These are the ones who have not been defiled with women … who follow the Lamb wherever He goes. … And no lie was found in their mouth; they are blameless.” (14:4-5).

Summary

Satan was driven out of heaven because of the blood of the Lamb and because of the testimony of our brethren.  God made peace with the “things in heaven,” but the war continued on earth.

Why did God not make an end to sin immediately after the Cross?  Since Satan attacks with accusations, and since God responds with evidence, we assume that God allows sin to continue because some evidence is still outstanding.

For what purpose is evidence required?  Earth is the only place where the rebellion against God still rages.  To remove evil from this planet is to remove it entirely from the universe.  After the judgment before the great white throne, evil will be exterminated through the lake of fire.  The war continues on earth to generate evidence required in the final judgment.

The end-time events show what and why evidence is required. By threats of violence and death people will be forced to receive the Mark of the Beast, which is some sin which people will be forced to commit.  But God’s people will be “victorious over the beast.”

At some point, during this final crisis, the plagues will start to fall, but only on the people who are persecuting God’s people.  This will give them clear evidence that they are opposing God, but they will not turn to God.

Christ’s return will not be the final end of sin.  At the end of the 1000 years all people that opposed God, from all ages since the creation of the world, will “come to life” and continue their persecution of God’s people.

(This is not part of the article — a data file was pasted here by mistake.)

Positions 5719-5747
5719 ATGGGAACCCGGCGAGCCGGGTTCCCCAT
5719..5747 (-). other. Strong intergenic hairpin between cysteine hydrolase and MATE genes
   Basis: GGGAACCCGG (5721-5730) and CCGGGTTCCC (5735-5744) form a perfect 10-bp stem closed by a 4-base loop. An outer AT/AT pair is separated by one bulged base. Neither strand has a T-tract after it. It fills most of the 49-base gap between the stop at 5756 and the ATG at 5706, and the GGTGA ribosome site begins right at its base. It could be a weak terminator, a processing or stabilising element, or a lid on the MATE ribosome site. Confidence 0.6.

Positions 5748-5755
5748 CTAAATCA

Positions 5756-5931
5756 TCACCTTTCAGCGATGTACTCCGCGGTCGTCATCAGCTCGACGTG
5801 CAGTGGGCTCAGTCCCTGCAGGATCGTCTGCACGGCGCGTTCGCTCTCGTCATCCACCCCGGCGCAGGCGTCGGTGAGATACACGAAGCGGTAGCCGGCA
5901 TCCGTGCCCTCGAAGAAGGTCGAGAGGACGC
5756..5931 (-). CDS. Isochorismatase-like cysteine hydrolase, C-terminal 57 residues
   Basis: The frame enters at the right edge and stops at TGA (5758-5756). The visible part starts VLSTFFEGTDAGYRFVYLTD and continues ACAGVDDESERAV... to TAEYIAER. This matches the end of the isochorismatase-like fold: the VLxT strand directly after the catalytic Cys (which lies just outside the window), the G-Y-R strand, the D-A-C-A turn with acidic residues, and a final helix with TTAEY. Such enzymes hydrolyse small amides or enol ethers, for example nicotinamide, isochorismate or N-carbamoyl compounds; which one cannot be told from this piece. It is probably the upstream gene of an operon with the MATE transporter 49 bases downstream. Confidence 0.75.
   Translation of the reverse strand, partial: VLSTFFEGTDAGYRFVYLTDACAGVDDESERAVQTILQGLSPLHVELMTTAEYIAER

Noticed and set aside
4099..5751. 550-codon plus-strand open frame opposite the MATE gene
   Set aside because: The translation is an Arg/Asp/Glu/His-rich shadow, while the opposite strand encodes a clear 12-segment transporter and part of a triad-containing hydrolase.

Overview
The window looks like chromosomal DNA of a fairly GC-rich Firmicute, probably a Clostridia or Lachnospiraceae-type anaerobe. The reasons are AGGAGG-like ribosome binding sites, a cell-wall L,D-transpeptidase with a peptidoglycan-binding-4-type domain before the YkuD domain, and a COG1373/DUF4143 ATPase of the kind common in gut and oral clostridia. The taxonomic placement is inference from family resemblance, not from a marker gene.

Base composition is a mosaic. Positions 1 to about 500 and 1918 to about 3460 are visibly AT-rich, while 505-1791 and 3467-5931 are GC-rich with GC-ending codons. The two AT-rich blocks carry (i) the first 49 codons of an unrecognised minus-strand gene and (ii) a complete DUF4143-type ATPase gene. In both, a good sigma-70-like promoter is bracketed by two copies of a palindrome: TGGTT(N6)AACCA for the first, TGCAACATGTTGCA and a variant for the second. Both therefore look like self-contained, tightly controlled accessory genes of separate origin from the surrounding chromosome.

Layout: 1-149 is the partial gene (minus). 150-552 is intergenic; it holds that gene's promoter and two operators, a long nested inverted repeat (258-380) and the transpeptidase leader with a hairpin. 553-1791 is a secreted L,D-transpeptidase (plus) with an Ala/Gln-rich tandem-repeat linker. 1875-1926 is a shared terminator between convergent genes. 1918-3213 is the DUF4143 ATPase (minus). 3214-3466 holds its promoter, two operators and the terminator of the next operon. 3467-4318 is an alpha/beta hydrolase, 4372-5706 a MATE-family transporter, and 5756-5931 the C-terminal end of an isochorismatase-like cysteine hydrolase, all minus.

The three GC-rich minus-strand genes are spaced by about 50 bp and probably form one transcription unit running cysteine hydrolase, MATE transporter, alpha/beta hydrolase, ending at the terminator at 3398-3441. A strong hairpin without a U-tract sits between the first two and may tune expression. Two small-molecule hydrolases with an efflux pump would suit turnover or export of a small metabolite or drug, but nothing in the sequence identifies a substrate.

All of this is to provide the evidence required for the final great judgment.  These events will demonstrate the faith of God’s people, but will also show that the lost are fundamentally opposed to God and to His principles, thus confirming God’s judgments, for God wants us to trust Him fully.

Articles on Revelation 12’s War in Heaven:

1. Who are the Male Child, His mother, the Dragon and Michael?
2. When was Satan Defeated?
3. How did Michael overcome Satan?
4. Who are they who overcame Satan because of “their testimony?”
5. What evidence did Christ provide that refuted Satan’s accusations?
6. Why did God not make an end of evil immediately after the Cross? (Current)

Justified by grace through faith and the forensic view of the atonement

SUMMARY

To be “justified” means to be accepted by God as just.

How sinners are justified was the great controversy in the Church in Paul’s day.:

Some Jewish Christians maintained that Christians are saved “by the works of the Law.” This does not mean to try to be good. It means to rely on the observance of the rituals and ceremonies of the Law of Moses to become acceptable to God.